Thursday, August 25, 2016

Local Options

Mea culpa, mea maxima culpa.

Since 2003 I have worked part time in one way or another and all household chores, grocery shopping, and cooking fell to me by default. And that was fine. I was the one with the most time.

Now I'm not. I'm going back to work full time and I have absolutely no clue how dinner is going to happen.

So, to those of you who've been parenting and working full time and making dinner happen all this time: I salute you. I bow down before you. Long ago, in another life, I knew how to do this. But I have lost my chops.

Educate me. What are the best local options for busy parents to get food on the table fast? What tricks have you learned for juggling everything and staying sane?

When my daughter was an infant and I was commuting to Baltimore to work every day, we fell back on take-out and cereal as dinner much more than I would have liked. We survived. But it wasn't pretty.

Howard County has plenty of grocery stores, and several grocery delivery options. I know there are also services that sell pre-prepped, ready to cook meals. Have you tried any? Does anyone deputize children or spouse to participate in the dinner process?

You are the experts. Tell me what Howard County has to offer. A hungry family awaits your wisdom.

 

Local Options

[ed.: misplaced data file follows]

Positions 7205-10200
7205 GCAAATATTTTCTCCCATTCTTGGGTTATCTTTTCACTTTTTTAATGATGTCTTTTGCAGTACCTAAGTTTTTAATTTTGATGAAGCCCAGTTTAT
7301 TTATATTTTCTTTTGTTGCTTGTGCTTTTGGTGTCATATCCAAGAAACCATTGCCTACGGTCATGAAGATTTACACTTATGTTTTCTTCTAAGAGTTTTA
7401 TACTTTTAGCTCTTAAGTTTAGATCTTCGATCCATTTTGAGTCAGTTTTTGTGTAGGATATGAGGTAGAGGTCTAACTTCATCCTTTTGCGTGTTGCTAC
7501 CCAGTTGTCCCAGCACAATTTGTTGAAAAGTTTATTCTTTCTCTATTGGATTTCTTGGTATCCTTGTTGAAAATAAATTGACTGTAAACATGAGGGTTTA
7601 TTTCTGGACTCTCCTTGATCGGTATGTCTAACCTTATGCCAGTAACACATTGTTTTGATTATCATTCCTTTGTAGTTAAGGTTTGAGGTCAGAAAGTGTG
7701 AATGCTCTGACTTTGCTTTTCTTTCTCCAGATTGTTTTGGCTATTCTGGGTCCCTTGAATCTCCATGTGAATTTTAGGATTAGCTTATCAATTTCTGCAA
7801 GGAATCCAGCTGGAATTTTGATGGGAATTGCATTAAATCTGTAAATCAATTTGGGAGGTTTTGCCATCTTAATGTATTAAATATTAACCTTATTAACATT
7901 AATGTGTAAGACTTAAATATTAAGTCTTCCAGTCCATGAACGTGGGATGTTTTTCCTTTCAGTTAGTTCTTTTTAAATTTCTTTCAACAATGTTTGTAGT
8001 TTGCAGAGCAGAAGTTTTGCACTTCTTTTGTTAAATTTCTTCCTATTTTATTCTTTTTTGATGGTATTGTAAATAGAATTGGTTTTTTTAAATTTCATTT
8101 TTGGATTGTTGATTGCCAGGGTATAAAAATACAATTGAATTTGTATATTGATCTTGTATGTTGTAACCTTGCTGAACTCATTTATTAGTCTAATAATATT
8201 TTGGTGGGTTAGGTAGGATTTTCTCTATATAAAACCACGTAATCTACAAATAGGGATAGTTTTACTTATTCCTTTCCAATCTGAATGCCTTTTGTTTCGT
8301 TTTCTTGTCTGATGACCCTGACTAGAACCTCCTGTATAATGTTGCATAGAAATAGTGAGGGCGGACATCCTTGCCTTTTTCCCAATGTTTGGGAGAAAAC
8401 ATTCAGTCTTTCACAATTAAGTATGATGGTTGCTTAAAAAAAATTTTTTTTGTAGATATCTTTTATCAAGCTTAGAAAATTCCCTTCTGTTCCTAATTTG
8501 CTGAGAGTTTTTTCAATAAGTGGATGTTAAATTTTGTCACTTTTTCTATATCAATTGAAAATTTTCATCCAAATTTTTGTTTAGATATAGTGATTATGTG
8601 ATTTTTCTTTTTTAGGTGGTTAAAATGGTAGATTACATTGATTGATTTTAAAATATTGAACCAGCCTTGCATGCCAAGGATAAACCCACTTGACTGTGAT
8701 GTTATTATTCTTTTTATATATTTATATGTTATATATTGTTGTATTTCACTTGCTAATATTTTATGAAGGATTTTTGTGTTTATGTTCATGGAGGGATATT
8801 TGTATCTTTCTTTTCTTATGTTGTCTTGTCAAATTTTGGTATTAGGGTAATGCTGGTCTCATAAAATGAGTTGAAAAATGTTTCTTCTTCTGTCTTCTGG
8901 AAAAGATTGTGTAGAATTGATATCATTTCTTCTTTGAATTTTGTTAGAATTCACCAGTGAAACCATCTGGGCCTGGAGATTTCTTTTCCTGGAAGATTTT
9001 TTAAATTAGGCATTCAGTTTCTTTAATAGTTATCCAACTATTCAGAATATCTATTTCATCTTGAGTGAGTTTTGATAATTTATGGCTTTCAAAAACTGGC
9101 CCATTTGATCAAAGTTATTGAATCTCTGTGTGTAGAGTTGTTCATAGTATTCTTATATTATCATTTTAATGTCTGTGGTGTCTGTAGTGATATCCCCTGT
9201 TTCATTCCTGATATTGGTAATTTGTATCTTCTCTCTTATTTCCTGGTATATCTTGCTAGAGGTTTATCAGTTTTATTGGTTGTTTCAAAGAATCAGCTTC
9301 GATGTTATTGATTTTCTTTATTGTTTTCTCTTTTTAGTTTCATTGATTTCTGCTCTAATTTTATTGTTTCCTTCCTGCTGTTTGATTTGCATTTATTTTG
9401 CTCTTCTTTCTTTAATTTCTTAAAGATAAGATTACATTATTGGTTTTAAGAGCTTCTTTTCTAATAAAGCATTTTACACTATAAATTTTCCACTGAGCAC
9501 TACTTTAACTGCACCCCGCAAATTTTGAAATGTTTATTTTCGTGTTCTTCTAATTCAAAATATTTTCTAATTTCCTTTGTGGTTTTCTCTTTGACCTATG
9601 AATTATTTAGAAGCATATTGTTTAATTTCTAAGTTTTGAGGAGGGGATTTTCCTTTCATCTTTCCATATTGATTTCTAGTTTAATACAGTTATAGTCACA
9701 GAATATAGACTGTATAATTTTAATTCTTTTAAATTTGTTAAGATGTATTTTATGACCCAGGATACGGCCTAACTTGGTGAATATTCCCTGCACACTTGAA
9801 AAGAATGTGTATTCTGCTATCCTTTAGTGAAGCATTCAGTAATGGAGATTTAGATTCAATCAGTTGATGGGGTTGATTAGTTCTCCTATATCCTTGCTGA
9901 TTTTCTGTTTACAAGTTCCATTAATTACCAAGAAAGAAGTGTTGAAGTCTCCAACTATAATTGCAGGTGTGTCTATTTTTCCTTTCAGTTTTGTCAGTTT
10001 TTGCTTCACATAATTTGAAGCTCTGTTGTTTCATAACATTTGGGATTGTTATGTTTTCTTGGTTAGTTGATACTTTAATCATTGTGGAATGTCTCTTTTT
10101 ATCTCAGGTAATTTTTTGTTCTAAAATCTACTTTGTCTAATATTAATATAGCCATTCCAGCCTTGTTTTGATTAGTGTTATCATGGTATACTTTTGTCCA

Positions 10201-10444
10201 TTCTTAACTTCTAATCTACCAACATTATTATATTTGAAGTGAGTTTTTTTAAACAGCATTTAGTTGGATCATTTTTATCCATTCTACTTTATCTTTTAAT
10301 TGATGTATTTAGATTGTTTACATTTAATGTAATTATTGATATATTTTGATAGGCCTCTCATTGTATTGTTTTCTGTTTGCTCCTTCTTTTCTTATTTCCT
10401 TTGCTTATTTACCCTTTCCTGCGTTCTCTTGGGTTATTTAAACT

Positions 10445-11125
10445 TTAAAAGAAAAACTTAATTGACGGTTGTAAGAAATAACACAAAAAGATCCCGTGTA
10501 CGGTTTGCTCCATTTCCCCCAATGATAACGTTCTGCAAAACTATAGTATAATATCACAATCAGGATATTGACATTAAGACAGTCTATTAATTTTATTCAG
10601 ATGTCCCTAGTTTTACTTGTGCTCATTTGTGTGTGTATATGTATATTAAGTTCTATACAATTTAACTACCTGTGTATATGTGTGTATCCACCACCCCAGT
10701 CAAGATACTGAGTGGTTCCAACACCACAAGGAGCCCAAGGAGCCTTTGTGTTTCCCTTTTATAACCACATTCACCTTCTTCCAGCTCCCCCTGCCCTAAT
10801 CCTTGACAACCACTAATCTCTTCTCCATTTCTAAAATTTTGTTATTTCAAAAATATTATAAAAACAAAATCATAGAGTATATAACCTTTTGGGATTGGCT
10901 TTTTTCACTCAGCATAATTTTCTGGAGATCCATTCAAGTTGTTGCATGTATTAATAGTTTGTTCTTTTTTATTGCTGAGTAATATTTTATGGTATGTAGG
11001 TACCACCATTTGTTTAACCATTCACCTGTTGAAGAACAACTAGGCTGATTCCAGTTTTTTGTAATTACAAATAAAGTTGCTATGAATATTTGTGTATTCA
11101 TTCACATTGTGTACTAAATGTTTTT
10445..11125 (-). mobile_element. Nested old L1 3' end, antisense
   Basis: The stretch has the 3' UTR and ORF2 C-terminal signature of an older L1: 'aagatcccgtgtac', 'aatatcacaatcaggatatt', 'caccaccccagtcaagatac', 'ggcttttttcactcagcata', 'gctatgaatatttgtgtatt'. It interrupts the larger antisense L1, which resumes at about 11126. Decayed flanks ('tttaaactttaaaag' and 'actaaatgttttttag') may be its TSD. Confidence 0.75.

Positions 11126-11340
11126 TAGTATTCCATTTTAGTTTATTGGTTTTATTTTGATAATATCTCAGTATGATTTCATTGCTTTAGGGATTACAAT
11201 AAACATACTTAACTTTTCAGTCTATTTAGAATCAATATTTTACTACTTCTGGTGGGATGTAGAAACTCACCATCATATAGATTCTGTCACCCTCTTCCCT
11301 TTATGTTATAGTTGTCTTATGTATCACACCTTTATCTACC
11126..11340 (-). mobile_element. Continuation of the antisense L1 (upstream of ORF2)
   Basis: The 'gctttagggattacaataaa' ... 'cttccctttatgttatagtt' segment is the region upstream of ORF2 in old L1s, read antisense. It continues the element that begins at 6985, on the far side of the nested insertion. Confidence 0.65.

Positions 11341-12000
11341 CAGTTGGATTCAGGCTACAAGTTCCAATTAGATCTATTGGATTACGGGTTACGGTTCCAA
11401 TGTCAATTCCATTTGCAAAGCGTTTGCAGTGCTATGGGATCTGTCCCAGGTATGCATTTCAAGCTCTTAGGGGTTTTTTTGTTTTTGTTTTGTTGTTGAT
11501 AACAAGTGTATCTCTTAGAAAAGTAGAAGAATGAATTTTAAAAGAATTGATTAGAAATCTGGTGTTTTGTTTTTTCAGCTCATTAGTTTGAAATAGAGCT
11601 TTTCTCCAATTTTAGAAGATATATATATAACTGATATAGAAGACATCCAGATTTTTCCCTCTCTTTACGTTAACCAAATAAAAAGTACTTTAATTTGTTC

Mea culpa, mea maxima culpa.

Since 2003 I have worked part time in one way or another and all household chores, grocery shopping, and cooking fell to me by default. And that was fine. I was the one with the most time.

Now I'm not. I'm going back to work full time and I have absolutely no clue how dinner is going to happen.

So, to those of you who've been parenting and working full time and making dinner happen all this time: I salute you. I bow down before you. Long ago, in another life, I knew how to do this. But I have lost my chops.

Educate me. What are the best local options for busy parents to get food on the table fast? What tricks have you learned for juggling everything and staying sane?

When my daughter was an infant and I was commuting to Baltimore to work every day, we fell back on take-out and cereal as dinner much more than I would have liked. We survived. But it wasn't pretty.

Howard County has plenty of grocery stores, and several grocery delivery options. I know there are also services that delivery pre-prepped ready to cook meals. Have you tried any? Does anyone deputize children or spouse to participate in the dinner process?

You are the experts. Tell me what Howard County has to offer. A hungry family awaits your wisdom.

Wednesday, August 24, 2016

Gratitude Wednesday

Last week's little list idea is growing on me. It might even get to be a regular thing. What's on my local appreciation list this week?